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Retrospective: Driv3r

As brilliant as it was literate.

Dark blue icons of video game controllers on a light blue background
Image credit: Eurogamer

So I ran this guy over. I guess I didn't like the look of him. He gets up twice, but I pop him back down again until he runs out of getting up juice. This causes the police to arrive, two of them. They screech to a halt nearby, get out of the car and then stand still. One stands in front of his police car, which proves a mistake when a van crashes into the back of it, causing the policeman to be run over by his own abandoned vehicle. The other cop reacts by sprinting off down the road, remembering himself, then turning around and running back, colliding with the bonnet of another van and running madly on the spot. The previously squished cop gets up, charges off down the road, and starts shooting his gun at a passing taxi.

So the cab driver gets out, shoots the cop dead then runs toward me, firing. I shoot him, for my own protection, causing two more cops to instantaneously arrive and kill me on the spot.

Welcome to Driv3r. A game that almost equals Soldner for levels of mad-faced brokenness. And that's not a compliment I hand out lightly.

How Driv3r managed… Actually, no. See, even all these years later I still can't do it. Eight years ago, in 2003, when we first saw what Atari had planned for marketing this game, everyone was horrified. Surely not? Surely putting the 3 in the place of the 'e' was a joke, not a serious plan. And still seven years since release, I am not willing to do it. It's Driver 3. Because Drivthreer DOESN'T MAKE SENSE.

The early bird catches the girls wearing only their pants.

How Driver 3 managed to be this bad is a mystery. It was made by the same team behind the previous Driver games, the same team that had been making games since 1984 and the same people who had made Shadow Of The Beast, for goodness' sake. Atari threw so much money at the marketing that you have to believe someone somewhere must have thought it was good (you could slightly misinterpret that sentence, and think I was suggesting something about certain magazines' review scores, but you would be SO WRONG to.) How Reflections could have been squatting down to lay such a steaming turd is beyond my understanding.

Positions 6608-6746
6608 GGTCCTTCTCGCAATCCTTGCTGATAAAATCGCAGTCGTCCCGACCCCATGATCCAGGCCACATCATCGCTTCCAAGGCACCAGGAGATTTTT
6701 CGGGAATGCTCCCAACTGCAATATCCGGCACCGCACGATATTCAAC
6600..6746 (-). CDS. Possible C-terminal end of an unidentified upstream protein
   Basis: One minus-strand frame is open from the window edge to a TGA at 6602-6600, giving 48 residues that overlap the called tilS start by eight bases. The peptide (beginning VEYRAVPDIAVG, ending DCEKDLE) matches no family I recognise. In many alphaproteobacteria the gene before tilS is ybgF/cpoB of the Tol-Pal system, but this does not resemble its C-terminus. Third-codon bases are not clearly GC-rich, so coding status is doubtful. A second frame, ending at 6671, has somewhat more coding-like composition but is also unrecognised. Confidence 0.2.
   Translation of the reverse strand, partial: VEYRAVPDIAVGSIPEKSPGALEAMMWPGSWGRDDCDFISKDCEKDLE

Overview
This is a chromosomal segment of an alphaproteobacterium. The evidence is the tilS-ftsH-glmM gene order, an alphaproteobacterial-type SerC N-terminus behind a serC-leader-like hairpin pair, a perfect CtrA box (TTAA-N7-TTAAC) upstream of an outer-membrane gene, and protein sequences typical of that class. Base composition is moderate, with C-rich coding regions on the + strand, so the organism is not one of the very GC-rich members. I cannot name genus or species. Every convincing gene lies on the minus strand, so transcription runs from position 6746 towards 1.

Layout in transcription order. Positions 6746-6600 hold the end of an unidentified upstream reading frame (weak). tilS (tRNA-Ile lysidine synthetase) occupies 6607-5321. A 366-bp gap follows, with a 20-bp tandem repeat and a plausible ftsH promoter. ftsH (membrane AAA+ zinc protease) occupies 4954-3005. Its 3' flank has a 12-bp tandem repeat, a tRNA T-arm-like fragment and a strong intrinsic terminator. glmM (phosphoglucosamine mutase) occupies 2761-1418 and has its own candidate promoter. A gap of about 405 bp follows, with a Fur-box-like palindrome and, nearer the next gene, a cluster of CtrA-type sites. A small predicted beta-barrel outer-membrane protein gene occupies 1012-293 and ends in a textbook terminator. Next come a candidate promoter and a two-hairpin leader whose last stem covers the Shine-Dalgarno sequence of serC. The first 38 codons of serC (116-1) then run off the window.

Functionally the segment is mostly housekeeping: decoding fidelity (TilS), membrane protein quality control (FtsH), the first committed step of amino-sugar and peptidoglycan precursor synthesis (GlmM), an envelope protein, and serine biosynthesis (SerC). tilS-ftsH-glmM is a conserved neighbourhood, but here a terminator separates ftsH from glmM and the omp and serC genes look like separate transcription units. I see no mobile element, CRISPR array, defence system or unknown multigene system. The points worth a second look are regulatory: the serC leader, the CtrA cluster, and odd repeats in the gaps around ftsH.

Because Driver 3 gets everything wrong. It gets things wrong before it even starts. Driver 3, on PC, is a game of such extraordinary arrogance that it enforces some ghastly music on you as it painfully slowly installs. When you can eventually load the game it then gives you a mouse so unwieldy that hitting the options from the menu is a game of luck and skill more interesting than the one that lies beyond. The PC controls default to two hands on the keyboard, with almost no display options to fix the horrendous graphics. And what a menu it all comes from. You can choose from:

  • Undercover
  • Take a ride
  • Driving Games
  • Options
  • Quit Game
Oh good, a countdown timer in a game that barely functions.

Which one contains the game itself is not explained. It hides, it turns out, behind "Undercover", where you'll be transported into a magical Hollywood world of intrigue and action. The Hollywood that produced Catwoman, that is.

The cast Atari got on board was pretty impressive. Michael Madsen, Ving Rhames, Michelle Rodriguez, Mickey Rourke and Demetri Goritsas. Although poor Demetri's name is spelt wrong in the credits, because it's that sort of game. They all offer their disinterested voices to smeary CGI sequences that have absolutely nothing in common with the missions that slot between them. The game clearly has a plot but caring about it would require the sort of effort I'm too old to muster. I think the cop is undercover, and then the men want to shoot the other men.